8.08.2008

Gee-Oh!-Graphic

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Every once in a while the government does something really great. The pictures taken from the Landsat satellite are such an example. They’re wonderful, artful and very beautiful. The satellite snaps pictures as it passes over the earth, and then the images of cities and the larger landscape are colorized to convey all kinds of scientific information: temperature, ocean currents, crops and land cover, deforestation, location of fires, before-and-after views of Katrina-affected land, erosion, the polar ice cover, atmospheric conditions, snow, altitude. The geographic information is accurate, while the colors—vivid, even garish, almost hallucinogenic (and you know the government will love that description)— are rendered in ways that allow clarity for the various geological disciplines. They’re a mapmaker's dream and an artist’s inspiration.
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Here are a few of the ones I liked. The images are in the public domain (hey, we paid for them) with the credit noted at the bottom of this post. I pulled most of the images from the web simply by Googling “Landsat,” but you can see a more edited and informative grouping as part of an exhibition supported by the Library of Congress. And you can learn more about the project at NASA.
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Who knew our tax dollars could be put to such good use?

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Wildfires on the Sioux Reservation, South Dakota

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Northern Russia

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Great Sandy Desert, Australia

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The Andes
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Northern Tundra, Russia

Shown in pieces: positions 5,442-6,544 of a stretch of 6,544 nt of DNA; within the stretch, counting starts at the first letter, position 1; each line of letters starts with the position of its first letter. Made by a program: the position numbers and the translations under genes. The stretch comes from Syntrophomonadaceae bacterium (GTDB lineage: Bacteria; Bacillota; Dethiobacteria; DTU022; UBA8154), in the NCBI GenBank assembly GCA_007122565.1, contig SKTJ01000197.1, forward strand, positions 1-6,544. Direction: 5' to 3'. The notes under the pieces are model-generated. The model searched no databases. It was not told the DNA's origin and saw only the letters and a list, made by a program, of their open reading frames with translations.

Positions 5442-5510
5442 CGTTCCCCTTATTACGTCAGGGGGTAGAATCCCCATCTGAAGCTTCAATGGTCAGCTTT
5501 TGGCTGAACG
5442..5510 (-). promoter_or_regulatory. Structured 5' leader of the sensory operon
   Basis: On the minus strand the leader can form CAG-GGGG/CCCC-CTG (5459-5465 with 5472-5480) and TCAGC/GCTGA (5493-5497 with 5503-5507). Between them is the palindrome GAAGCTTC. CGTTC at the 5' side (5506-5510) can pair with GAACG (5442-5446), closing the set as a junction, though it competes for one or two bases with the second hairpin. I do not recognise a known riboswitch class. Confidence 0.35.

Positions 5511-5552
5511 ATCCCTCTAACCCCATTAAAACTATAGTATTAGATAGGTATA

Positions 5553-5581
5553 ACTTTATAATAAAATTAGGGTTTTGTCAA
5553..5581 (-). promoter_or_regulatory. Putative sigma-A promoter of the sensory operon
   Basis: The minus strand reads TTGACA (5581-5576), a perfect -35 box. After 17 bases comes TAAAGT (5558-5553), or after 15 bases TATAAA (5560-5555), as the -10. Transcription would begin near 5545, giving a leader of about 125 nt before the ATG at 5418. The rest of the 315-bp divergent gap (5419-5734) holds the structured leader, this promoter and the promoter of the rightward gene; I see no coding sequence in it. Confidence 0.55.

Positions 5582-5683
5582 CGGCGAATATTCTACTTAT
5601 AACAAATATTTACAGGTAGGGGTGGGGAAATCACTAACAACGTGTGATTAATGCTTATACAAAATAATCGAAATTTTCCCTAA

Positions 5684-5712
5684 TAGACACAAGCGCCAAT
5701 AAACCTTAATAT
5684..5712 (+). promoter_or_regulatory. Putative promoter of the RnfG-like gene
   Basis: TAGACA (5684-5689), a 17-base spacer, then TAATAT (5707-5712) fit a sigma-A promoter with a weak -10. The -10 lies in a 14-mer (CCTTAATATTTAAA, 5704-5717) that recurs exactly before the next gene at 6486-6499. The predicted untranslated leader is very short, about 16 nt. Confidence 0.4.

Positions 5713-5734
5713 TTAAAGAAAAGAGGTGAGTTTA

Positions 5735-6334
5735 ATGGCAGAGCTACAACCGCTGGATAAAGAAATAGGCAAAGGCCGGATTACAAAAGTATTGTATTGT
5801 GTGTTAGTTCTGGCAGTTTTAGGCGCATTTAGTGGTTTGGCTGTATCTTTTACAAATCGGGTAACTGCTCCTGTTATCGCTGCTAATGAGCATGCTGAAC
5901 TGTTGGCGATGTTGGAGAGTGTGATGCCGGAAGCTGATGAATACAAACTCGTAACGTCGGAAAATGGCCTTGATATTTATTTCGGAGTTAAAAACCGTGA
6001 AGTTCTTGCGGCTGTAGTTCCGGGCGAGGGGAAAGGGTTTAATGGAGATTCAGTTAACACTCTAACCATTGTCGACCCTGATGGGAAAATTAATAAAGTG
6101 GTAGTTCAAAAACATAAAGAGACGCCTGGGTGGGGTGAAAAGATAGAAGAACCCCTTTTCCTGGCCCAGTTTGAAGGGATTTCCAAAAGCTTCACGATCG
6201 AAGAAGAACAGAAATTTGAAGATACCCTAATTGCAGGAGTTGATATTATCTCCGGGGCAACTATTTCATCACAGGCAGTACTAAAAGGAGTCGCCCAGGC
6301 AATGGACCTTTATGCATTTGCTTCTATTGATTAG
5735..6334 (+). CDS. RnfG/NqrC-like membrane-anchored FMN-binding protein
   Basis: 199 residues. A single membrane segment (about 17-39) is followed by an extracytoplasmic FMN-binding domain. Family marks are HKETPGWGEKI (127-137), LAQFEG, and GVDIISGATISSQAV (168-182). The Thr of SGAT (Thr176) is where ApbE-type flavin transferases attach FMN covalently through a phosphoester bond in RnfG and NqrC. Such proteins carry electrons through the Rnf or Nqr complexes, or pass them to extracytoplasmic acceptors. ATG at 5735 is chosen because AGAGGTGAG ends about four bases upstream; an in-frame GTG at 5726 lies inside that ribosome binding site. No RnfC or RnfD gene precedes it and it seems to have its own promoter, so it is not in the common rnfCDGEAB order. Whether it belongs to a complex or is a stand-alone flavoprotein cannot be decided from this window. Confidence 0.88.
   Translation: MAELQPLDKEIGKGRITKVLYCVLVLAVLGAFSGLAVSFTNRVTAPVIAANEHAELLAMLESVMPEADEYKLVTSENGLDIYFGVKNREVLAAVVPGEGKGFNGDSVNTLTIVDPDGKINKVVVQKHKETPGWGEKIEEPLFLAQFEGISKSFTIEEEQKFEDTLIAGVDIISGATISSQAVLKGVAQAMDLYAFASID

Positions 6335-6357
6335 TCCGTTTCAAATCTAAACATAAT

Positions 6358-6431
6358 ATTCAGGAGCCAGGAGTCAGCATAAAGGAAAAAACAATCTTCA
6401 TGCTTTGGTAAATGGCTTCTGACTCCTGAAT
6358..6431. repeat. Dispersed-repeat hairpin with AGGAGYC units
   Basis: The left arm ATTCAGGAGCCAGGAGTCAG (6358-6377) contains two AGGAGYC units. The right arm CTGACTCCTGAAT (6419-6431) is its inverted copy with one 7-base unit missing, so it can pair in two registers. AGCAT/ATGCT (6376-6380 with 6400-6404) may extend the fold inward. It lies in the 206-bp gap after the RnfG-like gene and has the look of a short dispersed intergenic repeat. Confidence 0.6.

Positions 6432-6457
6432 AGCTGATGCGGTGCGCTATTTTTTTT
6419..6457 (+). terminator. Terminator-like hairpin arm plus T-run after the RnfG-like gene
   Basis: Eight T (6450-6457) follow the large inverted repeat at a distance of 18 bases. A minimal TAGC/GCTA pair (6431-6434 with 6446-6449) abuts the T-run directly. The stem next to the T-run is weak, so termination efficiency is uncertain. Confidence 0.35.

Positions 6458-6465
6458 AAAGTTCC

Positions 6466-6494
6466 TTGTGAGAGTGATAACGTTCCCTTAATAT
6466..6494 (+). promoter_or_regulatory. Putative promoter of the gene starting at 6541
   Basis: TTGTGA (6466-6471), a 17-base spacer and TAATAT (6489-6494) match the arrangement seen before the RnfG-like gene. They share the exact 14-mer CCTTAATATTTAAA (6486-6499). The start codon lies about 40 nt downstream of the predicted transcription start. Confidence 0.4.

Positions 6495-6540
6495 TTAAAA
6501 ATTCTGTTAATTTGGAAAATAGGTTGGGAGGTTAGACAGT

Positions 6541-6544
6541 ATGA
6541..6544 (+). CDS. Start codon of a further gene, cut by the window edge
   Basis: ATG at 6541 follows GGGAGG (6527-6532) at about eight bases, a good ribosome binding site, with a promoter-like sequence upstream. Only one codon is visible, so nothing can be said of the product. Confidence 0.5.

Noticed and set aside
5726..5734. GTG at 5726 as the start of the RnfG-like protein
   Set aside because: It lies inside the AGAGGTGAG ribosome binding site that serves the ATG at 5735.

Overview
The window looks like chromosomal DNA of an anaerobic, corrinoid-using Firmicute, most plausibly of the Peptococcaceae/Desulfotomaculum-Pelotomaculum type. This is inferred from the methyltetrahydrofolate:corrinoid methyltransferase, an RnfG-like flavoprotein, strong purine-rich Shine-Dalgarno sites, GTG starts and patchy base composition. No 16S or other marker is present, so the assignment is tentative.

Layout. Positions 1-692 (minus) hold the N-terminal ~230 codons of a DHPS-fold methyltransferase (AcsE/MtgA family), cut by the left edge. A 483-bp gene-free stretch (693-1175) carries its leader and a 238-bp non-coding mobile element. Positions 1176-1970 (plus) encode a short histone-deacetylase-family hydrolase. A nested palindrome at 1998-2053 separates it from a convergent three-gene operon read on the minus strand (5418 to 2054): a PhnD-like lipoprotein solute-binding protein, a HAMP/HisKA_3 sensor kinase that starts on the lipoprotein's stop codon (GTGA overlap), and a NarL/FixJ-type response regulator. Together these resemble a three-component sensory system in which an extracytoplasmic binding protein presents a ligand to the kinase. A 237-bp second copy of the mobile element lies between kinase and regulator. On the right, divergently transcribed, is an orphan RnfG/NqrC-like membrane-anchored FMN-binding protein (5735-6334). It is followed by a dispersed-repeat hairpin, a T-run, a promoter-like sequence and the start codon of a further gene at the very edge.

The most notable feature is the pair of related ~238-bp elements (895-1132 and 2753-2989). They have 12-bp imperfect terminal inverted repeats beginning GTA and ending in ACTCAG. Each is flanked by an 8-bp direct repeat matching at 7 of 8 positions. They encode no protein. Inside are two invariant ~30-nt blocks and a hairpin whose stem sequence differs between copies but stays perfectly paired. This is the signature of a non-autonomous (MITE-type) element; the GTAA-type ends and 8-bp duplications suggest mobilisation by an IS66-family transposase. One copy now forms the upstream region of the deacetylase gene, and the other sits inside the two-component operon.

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Guinea-Bissau

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Bolivian deforestation

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The city of Tucson

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Kent County, Maryland

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Namibia desert

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Lena River Delta, Russia


Images courtesy of USGS National Center for EROS and NASA Landsat Project Science Office

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5 comments:

ericgelber said...

Thank you for listing me on your blog-roll. I just listed your blog on my blog-roll. I visit your blog almost every day. I am a big fan of geometric abstraction.

These satellite images are truly fantastic and very artistic. NASA and other science organizations both private and government run generate mind blowing imagery that the art community should be made more aware of.

mary-klein said...

Joanne, I think you would enjoy Annie Bissets' blog. Her woodblock print series, Three Prophets, is based on satellite views of Bethlehem, Mecca and Lumbini - the birthplaces of Jesus, Mohammed and Buddha. The prints are stunning to see online - and the description of her process is facinating.

Donna Thomas said...

These pictures are breathtaking! Thank you for sharing.

pam farrell said...

Hi Joanne:
I have found these images amazing and quite beautiful. Inspirational to say the least.

Here's a link to my blog, where I've posted my own paintings with geographical/continental references in response to these.

http://pfarrellartblog.blogspot.com/

Thanks, Pam

Alan said...

Great blog, Joanne! I'm a contemporary art obsessive, and was Googling Gary Hume's work when I stumbled upon your site. I'll return for more substantial treats periodically.